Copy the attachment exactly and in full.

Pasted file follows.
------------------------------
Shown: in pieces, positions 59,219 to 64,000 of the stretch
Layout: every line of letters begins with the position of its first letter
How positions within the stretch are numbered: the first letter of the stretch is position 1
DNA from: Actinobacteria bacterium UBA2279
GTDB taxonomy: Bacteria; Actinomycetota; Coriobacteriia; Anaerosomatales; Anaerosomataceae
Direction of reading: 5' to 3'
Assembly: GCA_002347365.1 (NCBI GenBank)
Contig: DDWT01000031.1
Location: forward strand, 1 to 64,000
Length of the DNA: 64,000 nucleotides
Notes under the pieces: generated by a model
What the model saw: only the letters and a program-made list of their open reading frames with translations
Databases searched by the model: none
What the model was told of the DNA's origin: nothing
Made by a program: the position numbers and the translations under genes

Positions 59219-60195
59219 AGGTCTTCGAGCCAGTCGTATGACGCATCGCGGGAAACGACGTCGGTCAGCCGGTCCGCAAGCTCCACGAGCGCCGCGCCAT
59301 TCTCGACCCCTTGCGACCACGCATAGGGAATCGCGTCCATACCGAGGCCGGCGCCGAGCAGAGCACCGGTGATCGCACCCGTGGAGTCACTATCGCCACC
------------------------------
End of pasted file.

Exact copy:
Shown: in pieces, positions 59,219 to 64,000 of the stretch
Layout: every line of letters begins with the position of its first letter
How positions within the stretch are numbered: the first letter of the stretch is position 1
DNA from: Actinobacteria bacterium UBA2279
GTDB taxonomy: Bacteria; Actinomycetota; Coriobacteriia; Anaerosomatales; Anaerosomataceae
Direction of reading: 5' to 3'
Assembly: GCA_002347365.1 (NCBI GenBank)
Contig: DDWT01000031.1
Location: forward strand, 1 to 64,000
Length of the DNA: 64,000 nucleotides
Notes under the pieces: generated by a model
What the model saw: only the letters and a program-made list of their open reading frames with translations
Databases searched by the model: none
What the model was told of the DNA's origin: nothing
Made by a program: the position numbers and the translations under genes

Positions 59219-60195
59219 AGGTCTTCGAGCCAGTCGTATGACGCATCGCGGGAAACGACGTCGGTCAGCCGGTCCGCAAGCTCCACGAGCGCCGCGCCAT
59301 TCTCGACCCCTTGCGACCACGCATAGGGAATCGCGTCCATACCGAGGCCGGCGCCGAGCAGAGCACCGGTGATCGCACCCGTGGAGTCACTATCGCCACC